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The head of federal coal mine safety said Wednesday that regulators need to take a careful look at how to deal with the challenges presented by coal mining in Utah and whether a technique known as ''retreat mining,'' used at Crandall Canyon, can be done safely.

Kevin Stricklin, the administrator of coal mine safety for the Mine Safety and Health Administration, said he has asked a team to review mine plans for every coal mine operating 1,500 feet or more underground - a depth common in Utah and rare in most other states.

"I think we have to find a way to do it safely," Stricklin told Utah legislators during a capitol briefing on the Crandall Canyon collapse. "There's a uniqueness here that I don't think is anywhere else in the United States, maybe anywhere else in the world."

As Utah's coal reserves become depleted, mines are forced to dig deeper and increasingly resort to techniques like retreat mining - in which the thick coal pillars supporting the roof are cut away, allowing the last bits of coal to be recovered and causing the roof to fall. Mining coal safely at those depths is a big part of the state's coal production over the next several years.

The Crandall Canyon mine was cut miles into a coal seam with between 1,300 feet and 2,200 feet of mountain bearing down. Other Utah mines, like Aberdeen and West Ridge - two other mines owned by Crandall Canyon co-owner Robert Murray - and the Dugout mine are all under 3,000 feet of "overburden," as it is called.

MSHA investigators are expected to arrive at the Crandall Canyon mine next week seeking to determine if mine operators deviated from the safety plan and to find ways to improve safety in the future. Already, investigators have been given access to MSHA records on the mine.

When the team, made up of seven or eight MSHA officials from around the country, arrives in Utah they will review shift logs, look at every record in the mine office and determine who they want to put under oath to interview. That will likely include company officials and engineers from Agapito Associates, a consulting company hired by the mine operators, Stricklin said.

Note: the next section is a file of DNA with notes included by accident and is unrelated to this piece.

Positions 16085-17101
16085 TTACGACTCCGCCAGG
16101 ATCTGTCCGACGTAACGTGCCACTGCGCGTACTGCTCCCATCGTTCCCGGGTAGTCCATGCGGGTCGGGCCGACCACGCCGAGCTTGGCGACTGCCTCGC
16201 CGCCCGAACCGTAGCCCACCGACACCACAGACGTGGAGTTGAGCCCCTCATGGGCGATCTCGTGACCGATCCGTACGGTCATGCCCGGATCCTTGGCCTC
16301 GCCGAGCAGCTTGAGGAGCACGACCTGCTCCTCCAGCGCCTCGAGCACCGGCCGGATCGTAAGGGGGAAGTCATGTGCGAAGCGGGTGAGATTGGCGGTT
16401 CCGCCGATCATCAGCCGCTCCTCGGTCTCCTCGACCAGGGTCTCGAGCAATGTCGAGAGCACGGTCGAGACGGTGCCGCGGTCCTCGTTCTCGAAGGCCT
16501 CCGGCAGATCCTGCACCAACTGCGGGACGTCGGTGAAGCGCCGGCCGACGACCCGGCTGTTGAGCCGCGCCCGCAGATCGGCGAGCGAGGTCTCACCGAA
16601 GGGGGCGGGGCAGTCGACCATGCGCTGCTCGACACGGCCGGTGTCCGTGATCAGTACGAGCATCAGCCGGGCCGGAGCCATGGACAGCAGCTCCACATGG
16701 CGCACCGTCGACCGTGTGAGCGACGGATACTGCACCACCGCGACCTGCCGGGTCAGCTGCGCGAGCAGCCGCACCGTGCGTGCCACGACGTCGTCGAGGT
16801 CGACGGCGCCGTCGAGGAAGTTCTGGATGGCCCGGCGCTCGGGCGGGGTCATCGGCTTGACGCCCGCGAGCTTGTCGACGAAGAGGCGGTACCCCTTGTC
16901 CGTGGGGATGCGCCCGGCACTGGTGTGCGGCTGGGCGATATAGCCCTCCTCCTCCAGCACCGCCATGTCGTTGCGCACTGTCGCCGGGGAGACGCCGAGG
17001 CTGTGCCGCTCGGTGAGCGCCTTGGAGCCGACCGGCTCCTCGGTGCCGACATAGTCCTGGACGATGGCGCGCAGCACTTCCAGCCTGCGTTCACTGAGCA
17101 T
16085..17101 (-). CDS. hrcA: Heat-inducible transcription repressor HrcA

"We want to see if we can get an inkling if there may have been an indication there was a problem before this event," he said.

The investigations typically take a year to complete, but this one may take less time, since investigators won't be able to inspect the sites underground where the accident occurred.

MSHA deputy assistant secretary Robert Friend, attending an international mine safety conference in Nashville, said that, in his experience, "When there are fatalities and serious injuries, invariably mine operators were not following their plans."

That may not be the case here, but it is a possibility, he said.

"We don't know at this point," he told The Salt Lake Tribune. "We will determine that during the investigation."

Murray closed the Tower mine until, he said, he is confident it can be operated safely, idling about 170 workers.

Stricklin said MSHA roof control experts were at Tower on Tuesday and the nearby West Ridge mine on Wednesday conducting reviews, and he expects them to make their recommendations by Friday.

"Our intent isn't to shut the mine down for good. Our intent is to make sure it's safe for miners when they go back in," Stricklin said.

In the long term, Stricklin said MSHA needs to work with experts from the National Institute of Occupational Safety and Health and universities to try to find ways to mine safely and, if possible, predict or control future mine ''bumps'' - the term for when pressure in the mountain shifts, causing coal to explode from the walls, roofs to cave in or floors to buckle and heave.

Most eastern coal mines are much shallower, with the exception of Alabama, where mines can be 2,500 feet deep, but the ground above is flat, Stricklin noted.

Specifically, he said, MSHA needs to evaluate the use of retreat mining in deep cover. At Crandall Canyon, records show that MSHA had approved cutting away the pillars in June, and the mine map shows retreat mining occurred in July near the area that collapsed Aug. 6, trapping six miners. Three additional miners were killed and six injured during rescue operations on Aug. 16.

One of those who died was MSHA inspector Gary Jensen, the first federal mine inspector to die in the line of duty in more than 30 years.

"This has been very tragic and we are taking it hard," Friend said of the deaths.

Secretary of Labor Elaine Chao, addressing the mine safety experts in Nashville, announced that MSHA has named a special award in Jensen's honor that will be given at an award banquet today, which concludes a national mine rescue competition.